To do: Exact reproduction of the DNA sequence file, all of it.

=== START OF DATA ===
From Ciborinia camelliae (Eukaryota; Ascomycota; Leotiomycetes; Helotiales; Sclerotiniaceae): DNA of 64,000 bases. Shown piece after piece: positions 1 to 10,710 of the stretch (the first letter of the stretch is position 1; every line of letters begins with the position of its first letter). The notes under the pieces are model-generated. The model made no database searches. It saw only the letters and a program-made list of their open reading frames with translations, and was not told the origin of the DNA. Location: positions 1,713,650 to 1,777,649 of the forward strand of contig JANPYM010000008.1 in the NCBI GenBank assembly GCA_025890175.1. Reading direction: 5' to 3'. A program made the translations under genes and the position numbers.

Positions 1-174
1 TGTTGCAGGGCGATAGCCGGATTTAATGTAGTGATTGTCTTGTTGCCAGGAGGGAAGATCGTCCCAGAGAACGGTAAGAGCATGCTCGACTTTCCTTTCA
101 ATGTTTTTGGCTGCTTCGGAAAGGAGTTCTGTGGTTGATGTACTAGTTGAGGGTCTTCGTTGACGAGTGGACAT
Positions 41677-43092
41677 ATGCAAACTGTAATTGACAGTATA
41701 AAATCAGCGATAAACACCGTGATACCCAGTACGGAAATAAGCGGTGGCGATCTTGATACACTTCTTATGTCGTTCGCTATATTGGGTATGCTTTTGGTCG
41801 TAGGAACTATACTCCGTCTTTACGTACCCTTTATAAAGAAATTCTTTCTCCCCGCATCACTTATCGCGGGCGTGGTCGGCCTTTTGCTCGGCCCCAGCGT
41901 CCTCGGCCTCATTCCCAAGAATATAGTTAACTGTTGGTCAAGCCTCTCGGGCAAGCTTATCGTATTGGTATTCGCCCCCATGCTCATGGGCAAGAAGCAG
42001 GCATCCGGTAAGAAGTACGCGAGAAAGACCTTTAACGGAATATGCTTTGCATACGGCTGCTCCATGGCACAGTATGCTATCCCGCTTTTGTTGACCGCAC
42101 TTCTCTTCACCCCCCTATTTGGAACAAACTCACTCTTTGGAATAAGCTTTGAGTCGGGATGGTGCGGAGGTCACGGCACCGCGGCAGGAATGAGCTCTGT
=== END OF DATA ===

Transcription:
From Ciborinia camelliae (Eukaryota; Ascomycota; Leotiomycetes; Helotiales; Sclerotiniaceae): DNA of 64,000 bases. Shown piece after piece: positions 1 to 10,710 of the stretch (the first letter of the stretch is position 1; every line of letters begins with the position of its first letter). The notes under the pieces are model-generated. The model made no database searches. It saw only the letters and a program-made list of their open reading frames with translations, and was not told the origin of the DNA. Location: positions 1,713,650 to 1,777,649 of the forward strand of contig JANPYM010000008.1 in the NCBI GenBank assembly GCA_025890175.1. Reading direction: 5' to 3'. A program made the translations under genes and the position numbers.

Positions 1-174
1 TGTTGCAGGGCGATAGCCGGATTTAATGTAGTGATTGTCTTGTTGCCAGGAGGGAAGATCGTCCCAGAGAACGGTAAGAGCATGCTCGACTTTCCTTTCA
101 ATGTTTTTGGCTGCTTCGGAAAGGAGTTCTGTGGTTGATGTACTAGTTGAGGGTCTTCGTTGACGAGTGGACAT
Positions 41677-43092
41677 ATGCAAACTGTAATTGACAGTATA
41701 AAATCAGCGATAAACACCGTGATACCCAGTACGGAAATAAGCGGTGGCGATCTTGATACACTTCTTATGTCGTTCGCTATATTGGGTATGCTTTTGGTCG
41801 TAGGAACTATACTCCGTCTTTACGTACCCTTTATAAAGAAATTCTTTCTCCCCGCATCACTTATCGCGGGCGTGGTCGGCCTTTTGCTCGGCCCCAGCGT
41901 CCTCGGCCTCATTCCCAAGAATATAGTTAACTGTTGGTCAAGCCTCTCGGGCAAGCTTATCGTATTGGTATTCGCCCCCATGCTCATGGGCAAGAAGCAG
42001 GCATCCGGTAAGAAGTACGCGAGAAAGACCTTTAACGGAATATGCTTTGCATACGGCTGCTCCATGGCACAGTATGCTATCCCGCTTTTGTTGACCGCAC
42101 TTCTCTTCACCCCCCTATTTGGAACAAACTCACTCTTTGGAATAAGCTTTGAGTCGGGATGGTGCGGAGGTCACGGCACCGCGGCAGGAATGAGCTCTGT